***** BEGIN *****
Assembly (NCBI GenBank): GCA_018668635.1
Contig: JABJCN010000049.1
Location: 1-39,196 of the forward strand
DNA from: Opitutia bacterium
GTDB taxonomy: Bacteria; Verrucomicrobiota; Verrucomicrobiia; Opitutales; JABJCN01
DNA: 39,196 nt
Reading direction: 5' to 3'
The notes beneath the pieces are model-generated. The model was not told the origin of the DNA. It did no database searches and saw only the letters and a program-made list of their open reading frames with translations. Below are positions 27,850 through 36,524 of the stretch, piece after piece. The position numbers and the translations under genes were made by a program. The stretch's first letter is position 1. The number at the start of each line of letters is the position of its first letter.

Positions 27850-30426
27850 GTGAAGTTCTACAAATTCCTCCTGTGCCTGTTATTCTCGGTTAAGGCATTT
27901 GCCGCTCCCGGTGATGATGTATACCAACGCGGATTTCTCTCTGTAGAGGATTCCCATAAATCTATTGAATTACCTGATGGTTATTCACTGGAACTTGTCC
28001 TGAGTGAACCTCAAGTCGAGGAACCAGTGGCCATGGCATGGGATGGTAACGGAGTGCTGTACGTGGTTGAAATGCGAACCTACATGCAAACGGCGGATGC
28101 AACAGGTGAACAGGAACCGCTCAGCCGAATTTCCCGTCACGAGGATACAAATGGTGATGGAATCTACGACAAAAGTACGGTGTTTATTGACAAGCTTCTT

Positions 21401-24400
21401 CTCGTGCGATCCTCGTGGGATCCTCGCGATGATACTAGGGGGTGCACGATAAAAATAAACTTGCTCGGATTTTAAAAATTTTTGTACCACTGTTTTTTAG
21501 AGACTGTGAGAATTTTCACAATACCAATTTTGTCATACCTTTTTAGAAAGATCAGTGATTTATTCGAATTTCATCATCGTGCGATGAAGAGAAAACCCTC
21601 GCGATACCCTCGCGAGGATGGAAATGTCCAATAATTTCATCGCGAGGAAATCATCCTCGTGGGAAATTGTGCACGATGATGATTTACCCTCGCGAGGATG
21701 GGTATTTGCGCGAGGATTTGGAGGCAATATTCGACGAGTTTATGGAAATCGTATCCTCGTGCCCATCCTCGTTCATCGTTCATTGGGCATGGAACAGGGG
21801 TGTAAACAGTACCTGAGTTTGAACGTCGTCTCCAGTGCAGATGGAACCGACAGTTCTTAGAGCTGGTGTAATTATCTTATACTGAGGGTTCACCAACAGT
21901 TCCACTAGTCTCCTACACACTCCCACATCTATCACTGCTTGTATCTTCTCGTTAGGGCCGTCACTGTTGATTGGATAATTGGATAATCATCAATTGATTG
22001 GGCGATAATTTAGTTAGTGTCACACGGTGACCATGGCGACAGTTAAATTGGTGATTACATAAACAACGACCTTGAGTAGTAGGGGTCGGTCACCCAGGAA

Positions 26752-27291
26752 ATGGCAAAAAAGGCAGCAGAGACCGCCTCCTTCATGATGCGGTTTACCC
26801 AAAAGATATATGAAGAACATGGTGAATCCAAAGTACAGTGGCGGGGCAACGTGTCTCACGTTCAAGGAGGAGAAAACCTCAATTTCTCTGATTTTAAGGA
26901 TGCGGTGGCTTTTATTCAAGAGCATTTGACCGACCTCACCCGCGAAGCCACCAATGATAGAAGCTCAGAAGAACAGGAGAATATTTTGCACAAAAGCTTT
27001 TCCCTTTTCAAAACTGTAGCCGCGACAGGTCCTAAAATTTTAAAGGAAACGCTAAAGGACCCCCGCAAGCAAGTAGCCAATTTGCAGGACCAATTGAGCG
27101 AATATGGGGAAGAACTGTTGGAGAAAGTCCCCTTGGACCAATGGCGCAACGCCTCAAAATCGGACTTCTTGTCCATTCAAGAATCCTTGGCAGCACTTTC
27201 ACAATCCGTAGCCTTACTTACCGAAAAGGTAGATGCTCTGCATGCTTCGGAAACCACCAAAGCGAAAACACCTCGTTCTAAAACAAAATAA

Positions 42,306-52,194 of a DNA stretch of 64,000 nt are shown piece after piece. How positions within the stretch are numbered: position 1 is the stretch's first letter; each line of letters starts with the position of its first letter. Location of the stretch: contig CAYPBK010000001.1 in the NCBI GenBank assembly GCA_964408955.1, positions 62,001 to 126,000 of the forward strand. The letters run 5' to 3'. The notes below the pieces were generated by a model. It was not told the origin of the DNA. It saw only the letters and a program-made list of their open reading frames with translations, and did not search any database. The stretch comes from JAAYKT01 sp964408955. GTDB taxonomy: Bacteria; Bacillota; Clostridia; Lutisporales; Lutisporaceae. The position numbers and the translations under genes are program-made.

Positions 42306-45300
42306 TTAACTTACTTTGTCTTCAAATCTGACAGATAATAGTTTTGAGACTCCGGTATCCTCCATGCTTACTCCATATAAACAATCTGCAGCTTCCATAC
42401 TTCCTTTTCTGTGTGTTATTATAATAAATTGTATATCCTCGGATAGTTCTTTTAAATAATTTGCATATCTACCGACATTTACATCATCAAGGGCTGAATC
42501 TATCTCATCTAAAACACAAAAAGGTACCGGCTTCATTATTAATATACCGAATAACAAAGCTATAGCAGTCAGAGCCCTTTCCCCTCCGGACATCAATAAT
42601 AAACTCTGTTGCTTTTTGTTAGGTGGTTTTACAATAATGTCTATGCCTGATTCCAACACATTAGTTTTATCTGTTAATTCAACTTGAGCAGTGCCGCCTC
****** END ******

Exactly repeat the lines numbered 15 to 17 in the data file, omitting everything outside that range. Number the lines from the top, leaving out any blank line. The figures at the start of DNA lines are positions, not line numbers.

21401 CTCGTGCGATCCTCGTGGGATCCTCGCGATGATACTAGGGGGTGCACGATAAAAATAAACTTGCTCGGATTTTAAAAATTTTTGTACCACTGTTTTTTAG
21501 AGACTGTGAGAATTTTCACAATACCAATTTTGTCATACCTTTTTAGAAAGATCAGTGATTTATTCGAATTTCATCATCGTGCGATGAAGAGAAAACCCTC
21601 GCGATACCCTCGCGAGGATGGAAATGTCCAATAATTTCATCGCGAGGAAATCATCCTCGTGGGAAATTGTGCACGATGATGATTTACCCTCGCGAGGATG